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Syracuse and Pitt are BOTH paying the full exit fee. Louisville paid the full exit fee in the 1990s and are in 2013. A&M and Missouri both paid what they were legally obligated to--the new, larger exit fee wasn't in force yet. This is completely and utterly and insane! Yes! A simple Google search will confirm the settlements and prove that you didn't take 2 seconds to actually google search! It's like talking to a brick wall!
11 months ago on Big Bang Theories: The Countdown To Super-Conferences (Part 4)
I don't know what you're talking about. WVU paid $20 million to exit early, which is way more than the $5-7 million actual exit fee. You're provably wrong! I just don't understand where you dreamers get this crap.
The exit fee wasn't subjec to any "reasonable time". It went into effect "immediately". This, too, was widely reported and easily researched to be the case.
This is wrong and has been spoken to on MANY occassions. The exit fee hadn't taken effect yet when Texas A&M and Missouri left. They didn't "negotiate" the exit fee amount down--they weren't yet legally bound by it. This is easily provable and was WIDELY reported.
As I stated above, can you give me a single example in the history of college sports where an exit fee has been reduced? Because I can give you a dozen examples of where it's either been enforced in totality or the fee has been increased. I'll be waiting to see this fantasy that you can concoct.
Cool. And you can show me a single time in history where an exit fee has been reduced? [grabs popcorn]. I'll be waiting for this response anxiously, since never in the history of college sport has an exit fee been reduced. In fact, we have many cases where it's been increased so that the program can leave early. NEVER, EVER been reduced. As a Hokie, I'm well aware of how this operates since we were in a battle over exit fees with Louisville, which we won. The precedent is on the ACC's side overwhelmingly.
I'm also curious as to this monetary difference. The B1G is talking really big but still has nothing in place to prove its big talk. In fact, right now the B1G is in a showdown with local cable companies over the Big Ten Network. The huge payout is predicated upon the DC and NY/NJ area cable companies charging almost $1 per household for the Big Ten Network. It's just too bad that nobody in Washington, D.C. cares about the Maryland Terrapins enough to make a dent in the cable company revenues. I'm quite certain that Comcast/Xfinitiy/Verizon, etc. have no interest in bargaining with the B1G over Maryland Terrapin sports.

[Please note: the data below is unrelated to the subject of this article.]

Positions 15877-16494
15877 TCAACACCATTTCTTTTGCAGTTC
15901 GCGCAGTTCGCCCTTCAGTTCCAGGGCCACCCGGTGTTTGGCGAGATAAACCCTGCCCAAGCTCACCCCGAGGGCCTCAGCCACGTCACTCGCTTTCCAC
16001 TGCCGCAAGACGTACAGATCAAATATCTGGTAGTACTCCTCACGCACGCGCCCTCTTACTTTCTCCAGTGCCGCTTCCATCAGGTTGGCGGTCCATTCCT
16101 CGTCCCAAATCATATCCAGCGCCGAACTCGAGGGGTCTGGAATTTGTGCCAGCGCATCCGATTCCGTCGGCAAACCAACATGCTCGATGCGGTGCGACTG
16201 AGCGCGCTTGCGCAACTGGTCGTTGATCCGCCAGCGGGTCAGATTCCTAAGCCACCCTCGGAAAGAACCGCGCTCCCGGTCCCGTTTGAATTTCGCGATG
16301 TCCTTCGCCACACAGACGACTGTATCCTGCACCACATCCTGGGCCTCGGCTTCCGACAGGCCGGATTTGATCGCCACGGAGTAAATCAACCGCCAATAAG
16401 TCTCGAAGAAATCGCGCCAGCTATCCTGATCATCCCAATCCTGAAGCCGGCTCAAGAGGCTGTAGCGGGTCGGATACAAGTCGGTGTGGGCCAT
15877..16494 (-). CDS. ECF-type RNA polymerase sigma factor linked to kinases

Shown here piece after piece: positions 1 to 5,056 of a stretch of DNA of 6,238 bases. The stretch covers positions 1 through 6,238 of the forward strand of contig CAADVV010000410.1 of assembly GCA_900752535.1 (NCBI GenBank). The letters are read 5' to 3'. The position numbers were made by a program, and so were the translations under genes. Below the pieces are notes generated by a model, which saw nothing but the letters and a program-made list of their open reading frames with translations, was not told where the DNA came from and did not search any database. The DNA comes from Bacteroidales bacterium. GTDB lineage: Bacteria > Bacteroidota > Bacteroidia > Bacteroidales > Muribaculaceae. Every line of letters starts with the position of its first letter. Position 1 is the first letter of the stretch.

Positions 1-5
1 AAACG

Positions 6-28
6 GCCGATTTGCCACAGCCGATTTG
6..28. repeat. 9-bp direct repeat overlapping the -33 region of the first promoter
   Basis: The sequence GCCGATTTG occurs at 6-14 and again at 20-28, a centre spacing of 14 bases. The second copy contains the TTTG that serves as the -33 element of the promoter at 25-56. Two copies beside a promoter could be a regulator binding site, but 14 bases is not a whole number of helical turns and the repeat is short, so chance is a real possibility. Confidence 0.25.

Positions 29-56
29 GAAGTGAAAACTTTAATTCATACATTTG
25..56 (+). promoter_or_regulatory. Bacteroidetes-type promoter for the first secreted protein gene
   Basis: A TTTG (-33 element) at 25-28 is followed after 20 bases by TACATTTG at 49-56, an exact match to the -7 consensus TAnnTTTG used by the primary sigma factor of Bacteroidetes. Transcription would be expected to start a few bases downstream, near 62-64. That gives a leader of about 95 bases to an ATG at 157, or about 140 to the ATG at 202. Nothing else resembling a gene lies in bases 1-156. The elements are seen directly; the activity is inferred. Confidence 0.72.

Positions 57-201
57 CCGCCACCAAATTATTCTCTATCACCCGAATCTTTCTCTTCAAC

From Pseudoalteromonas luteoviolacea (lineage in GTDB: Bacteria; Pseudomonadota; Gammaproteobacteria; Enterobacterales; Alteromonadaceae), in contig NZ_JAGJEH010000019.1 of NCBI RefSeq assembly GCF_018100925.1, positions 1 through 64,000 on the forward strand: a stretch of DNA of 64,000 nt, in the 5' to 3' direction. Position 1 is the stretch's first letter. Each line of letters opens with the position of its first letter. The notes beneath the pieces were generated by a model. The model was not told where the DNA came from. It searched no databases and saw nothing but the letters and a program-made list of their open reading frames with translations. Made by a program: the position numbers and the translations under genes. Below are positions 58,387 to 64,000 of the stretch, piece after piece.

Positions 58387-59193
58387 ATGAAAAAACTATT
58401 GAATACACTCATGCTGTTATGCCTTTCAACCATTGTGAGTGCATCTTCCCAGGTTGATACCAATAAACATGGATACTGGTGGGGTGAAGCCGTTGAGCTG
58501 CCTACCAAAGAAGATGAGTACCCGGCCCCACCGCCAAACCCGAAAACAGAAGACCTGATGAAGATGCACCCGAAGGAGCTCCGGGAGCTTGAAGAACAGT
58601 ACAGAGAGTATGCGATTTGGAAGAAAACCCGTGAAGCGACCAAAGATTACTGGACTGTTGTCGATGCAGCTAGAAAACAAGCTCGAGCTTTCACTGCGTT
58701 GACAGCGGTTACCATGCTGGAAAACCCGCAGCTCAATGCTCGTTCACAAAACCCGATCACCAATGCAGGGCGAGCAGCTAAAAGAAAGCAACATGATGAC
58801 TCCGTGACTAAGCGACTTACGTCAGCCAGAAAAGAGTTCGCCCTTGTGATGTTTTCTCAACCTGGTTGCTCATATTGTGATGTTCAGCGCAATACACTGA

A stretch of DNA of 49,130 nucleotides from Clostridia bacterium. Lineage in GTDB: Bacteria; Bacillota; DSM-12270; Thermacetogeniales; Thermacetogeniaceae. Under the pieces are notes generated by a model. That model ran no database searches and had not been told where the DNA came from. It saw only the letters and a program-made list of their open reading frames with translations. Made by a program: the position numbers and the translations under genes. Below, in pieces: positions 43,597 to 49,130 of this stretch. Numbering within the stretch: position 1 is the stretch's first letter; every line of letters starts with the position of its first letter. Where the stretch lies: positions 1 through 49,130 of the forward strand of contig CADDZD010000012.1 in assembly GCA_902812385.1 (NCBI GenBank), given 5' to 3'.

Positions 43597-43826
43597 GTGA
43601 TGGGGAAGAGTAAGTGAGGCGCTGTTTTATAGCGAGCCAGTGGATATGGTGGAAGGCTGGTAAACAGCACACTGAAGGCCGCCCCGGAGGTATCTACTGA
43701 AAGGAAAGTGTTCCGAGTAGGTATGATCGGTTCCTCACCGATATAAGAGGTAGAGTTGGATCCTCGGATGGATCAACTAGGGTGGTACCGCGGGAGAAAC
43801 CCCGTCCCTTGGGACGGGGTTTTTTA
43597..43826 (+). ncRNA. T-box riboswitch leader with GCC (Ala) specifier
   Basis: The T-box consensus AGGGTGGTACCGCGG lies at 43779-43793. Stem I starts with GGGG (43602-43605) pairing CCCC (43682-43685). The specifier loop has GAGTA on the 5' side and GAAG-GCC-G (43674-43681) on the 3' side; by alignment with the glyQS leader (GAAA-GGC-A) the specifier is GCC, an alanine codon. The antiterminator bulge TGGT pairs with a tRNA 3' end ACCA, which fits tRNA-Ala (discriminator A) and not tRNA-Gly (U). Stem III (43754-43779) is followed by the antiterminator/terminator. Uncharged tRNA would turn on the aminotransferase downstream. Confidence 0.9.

This is wrong on virtually every account. This is simply completely wrong and based on nothing whatsoever. I suggest you check out Techsideline.com and read the extensive article on ACC expansion.
The ACC isn't going anywhere! Geesh. Mr. SEC really must have no ACC contacts or connections not to get this. First of all, virtually everyone believes Louisville is an upgrade from Maryland. Other than Duke, the entire ACC was happy to see Maryland, a completely worthless program from a TV revenue standpoint, leave. Secondly, during the time the ACC was replacing Maryland with Louisville, there was talk of a raid on the ACC. It was widely reported that Duke, Wake Forest, North Carolina, Virginia and Virginia Tech were all the most active in trying to keep the ACC together. NONE of those schools want to move from the ACC and none will move unless forced by another team moving first. That means only Clemson and FSU moving would cause UNC, UVa or VT to bolt for another conference. FSU and Clemson have no way of getting into the SEC at this time due to duplicate markets. Clemson and FSU have already strongly considered the Big XII and it was decided that the ACC is a much better fit for them long term. This means that at this point, the ACC is only in danger of losing a single program--Georgia Tech. GT isn't nearly a strong enough program to cause an exodus from the ACC.
Once the ACC wins its suit against Maryland for the exit fee--and there is no precedent in the history of college sports indicating that it won't win--it will ensure the ACC is gong no where fast. It's basic logic.
@NW18 Wow, so many fallacies in this post that I can only briefly hit on a few before getting back to work.
1) Any active, ranking Republican would have been involved loosely in the Bush administration the way any active, ranking Democrat would have been involved in the Clinton administration. With hundreds of appointees and thousands of underlings, you can't ascribe a man's entire belief system to who he loosely worked for. Holding a secondary or tertiary role in the Bush administration does not automatically make one a neo-con--it makes that person a long-time Republican Party activist/participant with good credentials.
2) Cheney, Rumsfeld, et al are rooting for Romney the way Chavez in Venezuela and Putin in Russia are pulling hard for Obama--Romney is part of the right the way Obama is part of the left, including on domestic policy. It's normal that you would have Cheney, Rumsfeld, etc. pulling for Romney--they're Republicans and party men like Clinton is a party man.
3) Obama's foreign policy is remarkably similar to George Bush's. In fact, other than rhetoric, there is no marked difference between the 2 foreign policies. One could even say that Obama is as much of a neo-con as Bush, in some instances even more so.
1 year, 1 month ago on Conversation @ http://shadow.foreignpolicy.com/posts/2012/10/30/clearing_the_air